Donald Tusk, the leader of the largest opposition party, the liberal Civic Platform (PO), told a public meeting in western Poland that he favored removing religious teaching from schools in Poland, as the topic is alienating the young and doing more harm than good for the Catholic Church.
Tusk said he is a Catholic who when young was taught religion in classes organized outside of school by the church. He claimed he is lucky that he never experienced any sexual abuse from priests, and that the church in those days was different from today’s, which he called “a giant corporation, profit-oriented and lacking interest in preaching the gospel.” He argued the teaching of religion in schools had become a way for the Church to make money and that the Church was undermining itself when clerics such as Archbishop Marek Jędraszewski call LGBT a “rainbow plague” (in fact, Jędraszewski was referring to LGBT ideology and not people).
The teaching of religion was removed from schools in communist times. It was brought back in the 1990s after the collapse of communism and enshrined in a Concordat between Poland and the Vatican. Its removal from schools would therefore require the change of an international treaty, which can only be done by a two-thirds majority in parliament.
Tusk himself, during the presidential campaign of 2005, emphasized that he and his family were practicing Catholics, but today he and his party have moved in the direction of criticizing the Church at almost every available opportunity.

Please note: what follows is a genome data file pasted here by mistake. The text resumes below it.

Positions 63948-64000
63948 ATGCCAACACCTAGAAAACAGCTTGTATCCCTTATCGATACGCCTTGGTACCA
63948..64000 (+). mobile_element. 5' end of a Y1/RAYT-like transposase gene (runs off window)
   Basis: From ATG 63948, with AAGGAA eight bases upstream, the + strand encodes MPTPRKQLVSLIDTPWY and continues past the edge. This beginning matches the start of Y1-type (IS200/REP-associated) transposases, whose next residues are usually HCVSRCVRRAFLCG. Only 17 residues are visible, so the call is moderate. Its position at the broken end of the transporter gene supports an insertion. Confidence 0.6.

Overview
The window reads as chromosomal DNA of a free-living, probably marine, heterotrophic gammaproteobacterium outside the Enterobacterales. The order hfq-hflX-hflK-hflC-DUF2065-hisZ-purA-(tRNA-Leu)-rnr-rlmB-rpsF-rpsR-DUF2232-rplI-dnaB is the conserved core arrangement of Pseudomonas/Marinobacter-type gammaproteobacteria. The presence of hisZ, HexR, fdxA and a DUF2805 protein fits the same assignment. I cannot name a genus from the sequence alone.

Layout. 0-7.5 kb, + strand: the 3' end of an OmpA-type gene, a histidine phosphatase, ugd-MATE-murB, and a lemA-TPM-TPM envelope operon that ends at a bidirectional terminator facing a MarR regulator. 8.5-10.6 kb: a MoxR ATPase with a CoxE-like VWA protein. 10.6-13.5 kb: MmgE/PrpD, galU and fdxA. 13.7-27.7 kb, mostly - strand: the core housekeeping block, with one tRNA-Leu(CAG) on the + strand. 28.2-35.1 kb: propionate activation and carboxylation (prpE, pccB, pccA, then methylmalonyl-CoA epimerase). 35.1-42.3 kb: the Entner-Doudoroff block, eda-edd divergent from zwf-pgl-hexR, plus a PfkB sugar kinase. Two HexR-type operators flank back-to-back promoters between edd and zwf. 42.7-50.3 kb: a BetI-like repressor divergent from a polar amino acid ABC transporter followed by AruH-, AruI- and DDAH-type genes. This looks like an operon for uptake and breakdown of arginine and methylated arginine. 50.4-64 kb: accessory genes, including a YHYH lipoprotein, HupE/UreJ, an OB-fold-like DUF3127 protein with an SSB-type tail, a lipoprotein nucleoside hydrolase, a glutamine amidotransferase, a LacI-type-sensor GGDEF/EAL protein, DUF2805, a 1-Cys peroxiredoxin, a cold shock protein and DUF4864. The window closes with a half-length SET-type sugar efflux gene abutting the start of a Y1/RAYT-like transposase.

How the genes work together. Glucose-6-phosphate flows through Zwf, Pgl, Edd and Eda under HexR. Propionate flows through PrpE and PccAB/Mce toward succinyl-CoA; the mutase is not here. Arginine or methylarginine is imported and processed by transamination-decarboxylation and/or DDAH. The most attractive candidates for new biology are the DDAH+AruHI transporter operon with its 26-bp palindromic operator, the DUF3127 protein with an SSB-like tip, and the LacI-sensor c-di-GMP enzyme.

The change in the opposition’s stance may be connected to the changes taking place in public attitudes, even to widely respected figures such as Saint John Paul II, the Polish pope. Daily Rzeczpospolita commissioned a poll from SW Research asking people whether publications alleging that the pope before assuming his office knew about cases of pedophilia in the Church had affected their view of him, and 35 percent of those surveyed admitted that their view had been affected and that it had damaged John Paul II’s reputation in their eyes. Meanwhile, 45 percent stated that it had not changed their view of the Polish pope, and 6 percent said these accusations made them support him all the more.
The poll was carried out in the aftermath of a report by commercial TVN24 channel that alleged that the pope, while he was a bishop in Kraków, knew about cases of sexual abuse and was involved in covering them up. Last Thursday, the Polish parliament passed a resolution in defense of the reputation of John Paul II. The resolution condemned the media revelations as being based on former communist secret police files and accused the media involved in participating in an attempt to blacken the reputation of the pope.
The resolution was passed with the votes of the ruling conservatives, the radical right Confederation party and the center-right Polish People’s Party (PSL). The Left party voted against it, and the largest opposition liberal party, PO, decided not to participate in the vote, arguing that this issue should not be the subject of parliamentary debate.